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Posted July 11, 2008
A Compelling Sequel
Paul Farid is a wanted man. His family considers him a traitor and has put a price on his head. Can he ever shake loose from his Muslim heritage? Maybe he should move to the United States where he and his wife Larsen could live in relative peace and security. His desire to keep his family safe only intensifies when he discovers Larsen is pregnant and they adopt an orphan newborn whose young mother has been killed during rising tensions between the North and South Sudan. The fragile peace treaty seems almost a farce. Death tolls from in-fighting continue to rise. Now Paul has been contacted by his brother. Does he really have an interest in Christianity or has he set a trap for Paul? Bad enough his life is at risk, but he must now think of his family¿s safety. He struggles with the reality he is not strong enough to guarantee their safety. Can he learn to surrender this protection to God? Larson wants to be a good wife. Their plans not to have a child are disrupted when she discovers she is pregnant. Then she adopts a motherless child. Paul worries over his ability to keep his family safe in the still volatile region. Now that she is a mother and expecting another child, is she wrong to bring up children in this unstable situation? She sees the strain Paul¿s worries cause him. Should she give up her commitment to practice medicine in this hostile and primitive region? What does God require of them? Ben Alier struggles with Larson¿s rejection and marriage to his friend, Paul Farid. When he learns of his life-threatening illness, Ben confronts his past. He has an out of wedlock son. He wonders if he should marry the boy¿s mother and set his life in order before he dies. He becomes entwined with Paul and Larsen yet again as he helps Paul work through the on-going threats against his family and Paul helps Ben comes to terms with his physical condition. In this compelling sequel to When the Lion Roars, Diann Mills has captivated us once again in the lives of these three strong-willed individuals. This is more than a treatment of man¿s inhumanity to man in a land that is still suffering from the aftermath of a long and brutal civil war. This is a story of a young couple struggling to define their place in the land. It is a story of healing as well as a story of a faith that holds in the face of danger and trial.Was this review helpful? Yes NoThank you for your feedback. Report this reviewThank you, this review has been flagged.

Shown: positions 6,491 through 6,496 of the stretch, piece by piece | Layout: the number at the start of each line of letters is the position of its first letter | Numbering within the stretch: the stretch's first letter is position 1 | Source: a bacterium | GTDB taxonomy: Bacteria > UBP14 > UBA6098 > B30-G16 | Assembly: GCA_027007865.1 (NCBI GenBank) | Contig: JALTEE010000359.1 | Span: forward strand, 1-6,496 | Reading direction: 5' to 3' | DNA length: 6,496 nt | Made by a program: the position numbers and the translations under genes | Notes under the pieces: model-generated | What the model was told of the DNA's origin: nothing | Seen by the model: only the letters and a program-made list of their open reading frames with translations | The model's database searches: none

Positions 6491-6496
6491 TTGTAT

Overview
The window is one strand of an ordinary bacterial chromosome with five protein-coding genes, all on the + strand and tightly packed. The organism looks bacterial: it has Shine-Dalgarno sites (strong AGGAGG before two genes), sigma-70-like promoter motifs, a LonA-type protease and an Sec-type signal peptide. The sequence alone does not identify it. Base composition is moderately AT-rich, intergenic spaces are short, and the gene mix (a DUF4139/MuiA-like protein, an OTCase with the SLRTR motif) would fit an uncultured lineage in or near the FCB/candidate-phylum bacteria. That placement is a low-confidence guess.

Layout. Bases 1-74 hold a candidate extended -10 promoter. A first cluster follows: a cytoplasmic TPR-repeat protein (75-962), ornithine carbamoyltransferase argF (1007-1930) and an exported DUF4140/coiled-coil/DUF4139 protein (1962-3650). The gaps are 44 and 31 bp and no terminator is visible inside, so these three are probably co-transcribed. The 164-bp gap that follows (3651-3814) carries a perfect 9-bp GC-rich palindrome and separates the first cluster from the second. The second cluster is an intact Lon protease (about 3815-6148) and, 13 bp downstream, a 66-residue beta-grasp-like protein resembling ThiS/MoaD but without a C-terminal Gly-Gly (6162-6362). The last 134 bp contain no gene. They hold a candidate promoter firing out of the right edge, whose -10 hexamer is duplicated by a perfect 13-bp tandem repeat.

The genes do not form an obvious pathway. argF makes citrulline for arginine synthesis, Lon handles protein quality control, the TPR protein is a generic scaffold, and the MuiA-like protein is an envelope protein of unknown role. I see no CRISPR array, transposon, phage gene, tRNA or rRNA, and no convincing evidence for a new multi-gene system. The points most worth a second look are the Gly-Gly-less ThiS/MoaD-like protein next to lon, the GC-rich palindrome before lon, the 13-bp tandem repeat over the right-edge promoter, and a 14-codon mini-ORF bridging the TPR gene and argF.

Posted August 6, 2011
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